Cameras of the 1880s
Cameras of the 1890s
Kodak (original)1888
2 Kodak
3 Kodak
4 Kodak
3 Kodak Junior
4 Kodak Junior
4 Folding Kodak
5 Folding Kodak
5 Folding Kodak *
5 Folding Kdk stereo
6 Folding Kodak Impr
A Ordinary
B Ordinary
C Ordinary
B Daylight
C Daylight
3 Kodet
4 Kodet
3 Folding Kodet
4 Folding Kodet hor.
4 Folding Kodet ver.
4 Folding Kodet Jr.
4 Folding Kodet Spec
5 Folding Kodet
5 Folding Kodet Spec
Flat Folding Kodak
Boston Bulls-Eye
4x5 Boston Bulls-Eye
Pocket Kodak
2 Falcon
2 Bull's-Eye
2 Bull's Eye Special
2 Folding Bull's-Eye
3 Bull's-Eye
4 Bull's-Eye
4 Bull's-Eye Special
2 Bullet of 1895
2 Bullet Improved
2 Bullet Special
4 Bullet
4 Bullet Special '98
4 Bullet Special C
3 Cartridge Kodak
4 Cartridge Kodak
5 Cartridge Kodak
2 Plico / Flexo
2 Eureka
2 Eureka Junior
4 Eureka
3 Zenith
9x12 Zenith
4 Zenith
Cameras of the 1900s
Cameras of the 1910s
Anniversary Kodak
Elements in motion
Identify your Kodak
Users & cameras
Scheimpflug file
My articles
My photographs
Viewfinder photos

B Daylight (1891)

The Daylight models are very special cameras because they freed the photographer from the darkroom to change films.
What's so special about that? 

The first generation of Kodaks were darkroom loaded cameras. The spools of film had no protection against the light. They had to be loaded into the camera in a dark room. When the photographer was on a day out or on a vacation, he or she had to look for a darkroom when a new film had to be put in the camera. Imagine that you are on the beach and you have taken the last shot on the film. Where could you go to put a new film in the camera?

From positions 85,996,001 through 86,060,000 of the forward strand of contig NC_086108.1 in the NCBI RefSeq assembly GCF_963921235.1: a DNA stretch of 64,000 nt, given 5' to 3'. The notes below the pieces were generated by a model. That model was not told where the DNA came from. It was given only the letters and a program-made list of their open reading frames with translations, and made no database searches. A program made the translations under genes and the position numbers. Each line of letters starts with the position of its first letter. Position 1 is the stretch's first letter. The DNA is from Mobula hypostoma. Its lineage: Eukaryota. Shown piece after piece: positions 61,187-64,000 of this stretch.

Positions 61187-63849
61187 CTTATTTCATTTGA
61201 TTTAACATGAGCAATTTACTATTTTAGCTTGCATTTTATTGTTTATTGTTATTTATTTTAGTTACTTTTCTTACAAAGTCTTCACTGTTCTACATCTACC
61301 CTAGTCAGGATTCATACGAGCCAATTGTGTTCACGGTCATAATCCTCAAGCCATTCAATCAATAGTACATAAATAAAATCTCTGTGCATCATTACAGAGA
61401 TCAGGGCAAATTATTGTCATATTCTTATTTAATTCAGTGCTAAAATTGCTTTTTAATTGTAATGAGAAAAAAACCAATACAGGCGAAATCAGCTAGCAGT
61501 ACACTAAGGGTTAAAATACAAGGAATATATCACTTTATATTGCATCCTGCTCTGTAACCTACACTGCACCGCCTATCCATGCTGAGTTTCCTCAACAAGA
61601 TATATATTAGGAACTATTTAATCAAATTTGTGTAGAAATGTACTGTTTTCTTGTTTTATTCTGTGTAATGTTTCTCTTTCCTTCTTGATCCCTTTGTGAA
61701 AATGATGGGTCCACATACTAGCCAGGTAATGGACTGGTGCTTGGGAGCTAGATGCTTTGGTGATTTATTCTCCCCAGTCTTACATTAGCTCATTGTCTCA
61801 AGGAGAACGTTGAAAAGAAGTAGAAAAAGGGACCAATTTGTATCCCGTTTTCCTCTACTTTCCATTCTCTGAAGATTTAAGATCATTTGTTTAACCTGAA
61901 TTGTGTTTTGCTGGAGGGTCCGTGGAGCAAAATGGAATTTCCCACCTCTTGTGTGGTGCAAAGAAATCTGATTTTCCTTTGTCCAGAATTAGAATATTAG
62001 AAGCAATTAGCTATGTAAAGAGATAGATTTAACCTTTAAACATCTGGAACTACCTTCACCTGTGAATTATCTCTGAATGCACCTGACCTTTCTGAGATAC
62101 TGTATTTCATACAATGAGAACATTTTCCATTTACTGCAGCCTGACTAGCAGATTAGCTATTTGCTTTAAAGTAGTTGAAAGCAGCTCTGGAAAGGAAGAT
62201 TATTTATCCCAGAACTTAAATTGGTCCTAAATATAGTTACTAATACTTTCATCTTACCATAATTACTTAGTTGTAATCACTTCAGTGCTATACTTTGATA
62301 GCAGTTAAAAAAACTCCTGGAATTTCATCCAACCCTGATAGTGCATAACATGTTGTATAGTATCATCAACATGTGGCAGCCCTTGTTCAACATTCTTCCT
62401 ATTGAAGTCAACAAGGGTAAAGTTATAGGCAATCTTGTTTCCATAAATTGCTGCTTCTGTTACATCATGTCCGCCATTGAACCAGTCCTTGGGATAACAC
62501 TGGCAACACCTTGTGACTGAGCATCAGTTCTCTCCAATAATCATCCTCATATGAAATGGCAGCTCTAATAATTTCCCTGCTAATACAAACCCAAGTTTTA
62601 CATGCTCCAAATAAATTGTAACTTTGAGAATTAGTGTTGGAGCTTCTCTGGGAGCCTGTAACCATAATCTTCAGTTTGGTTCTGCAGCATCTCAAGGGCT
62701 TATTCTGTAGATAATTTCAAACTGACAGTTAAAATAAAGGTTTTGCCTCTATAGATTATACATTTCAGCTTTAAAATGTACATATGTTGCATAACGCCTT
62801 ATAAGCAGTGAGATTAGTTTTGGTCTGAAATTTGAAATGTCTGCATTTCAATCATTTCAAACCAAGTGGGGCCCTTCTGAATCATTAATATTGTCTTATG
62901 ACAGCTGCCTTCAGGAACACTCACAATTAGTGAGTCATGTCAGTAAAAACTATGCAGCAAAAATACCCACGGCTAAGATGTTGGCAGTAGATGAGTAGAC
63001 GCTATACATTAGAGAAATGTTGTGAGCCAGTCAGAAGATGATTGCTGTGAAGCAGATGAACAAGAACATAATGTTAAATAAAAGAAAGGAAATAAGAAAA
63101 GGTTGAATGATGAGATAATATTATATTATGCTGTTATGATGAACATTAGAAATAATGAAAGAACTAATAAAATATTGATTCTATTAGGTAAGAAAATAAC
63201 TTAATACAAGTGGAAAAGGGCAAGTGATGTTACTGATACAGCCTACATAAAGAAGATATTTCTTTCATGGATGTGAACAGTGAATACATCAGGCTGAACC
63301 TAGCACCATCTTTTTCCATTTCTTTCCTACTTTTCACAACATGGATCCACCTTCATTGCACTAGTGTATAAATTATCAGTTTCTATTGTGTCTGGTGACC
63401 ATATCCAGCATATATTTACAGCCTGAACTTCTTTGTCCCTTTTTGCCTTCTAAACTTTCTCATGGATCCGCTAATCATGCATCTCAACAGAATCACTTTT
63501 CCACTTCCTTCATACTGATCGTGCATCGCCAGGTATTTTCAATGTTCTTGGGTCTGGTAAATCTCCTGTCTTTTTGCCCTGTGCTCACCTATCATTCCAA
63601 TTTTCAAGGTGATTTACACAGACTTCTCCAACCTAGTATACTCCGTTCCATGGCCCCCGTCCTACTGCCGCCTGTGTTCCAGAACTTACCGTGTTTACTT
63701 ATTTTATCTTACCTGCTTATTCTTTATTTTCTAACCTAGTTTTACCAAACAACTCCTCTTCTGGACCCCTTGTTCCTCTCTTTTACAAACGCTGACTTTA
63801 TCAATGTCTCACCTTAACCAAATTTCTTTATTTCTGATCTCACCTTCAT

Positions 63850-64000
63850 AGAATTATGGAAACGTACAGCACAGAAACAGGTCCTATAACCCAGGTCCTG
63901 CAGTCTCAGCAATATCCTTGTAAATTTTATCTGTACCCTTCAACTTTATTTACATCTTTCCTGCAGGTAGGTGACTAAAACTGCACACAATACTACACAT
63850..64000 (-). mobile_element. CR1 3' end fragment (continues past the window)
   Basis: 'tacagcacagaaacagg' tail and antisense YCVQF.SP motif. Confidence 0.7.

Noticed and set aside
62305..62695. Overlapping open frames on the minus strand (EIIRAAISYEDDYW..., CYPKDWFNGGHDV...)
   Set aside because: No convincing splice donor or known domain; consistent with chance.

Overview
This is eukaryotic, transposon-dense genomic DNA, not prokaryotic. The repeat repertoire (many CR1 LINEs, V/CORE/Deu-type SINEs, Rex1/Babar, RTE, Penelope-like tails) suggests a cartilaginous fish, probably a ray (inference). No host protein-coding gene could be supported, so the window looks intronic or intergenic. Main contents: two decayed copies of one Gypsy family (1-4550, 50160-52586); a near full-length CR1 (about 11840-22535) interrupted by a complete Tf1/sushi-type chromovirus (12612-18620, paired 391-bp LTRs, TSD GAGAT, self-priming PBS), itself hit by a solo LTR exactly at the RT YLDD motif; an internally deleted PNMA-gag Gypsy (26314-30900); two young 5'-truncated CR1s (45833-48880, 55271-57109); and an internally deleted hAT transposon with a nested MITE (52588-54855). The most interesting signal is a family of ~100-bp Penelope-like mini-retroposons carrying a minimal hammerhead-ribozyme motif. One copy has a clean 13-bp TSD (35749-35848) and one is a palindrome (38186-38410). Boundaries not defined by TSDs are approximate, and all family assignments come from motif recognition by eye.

When Eastman introduced the Daylight Kodaks in December 1891, he tried to improve on this. The films for the Daylight cameras were contained in a box, with a black paper or cloth trailer at the beginning and end of the band of film. Both boxes, feed and take up, were put in the back of the camera. In the video you can see the compartments.

Salesman sample photo taken with a B Daylight or B Ordinary Kodak.


There are three sizes of Daylight Kodaks: A, B and C. The camera in this video is a size B, taking pictures of 2 3/4 x 3 1/4 inch (7x8 cm).
Being easy to use cameras with almost no settings, the Daylight Kodaks were intended for snapshooters.

The B Daylight cost $ 15, which was less than half of the contemporary No. 2 Kodak.

2350 B Daylights were made until the model was discontinued in 1895.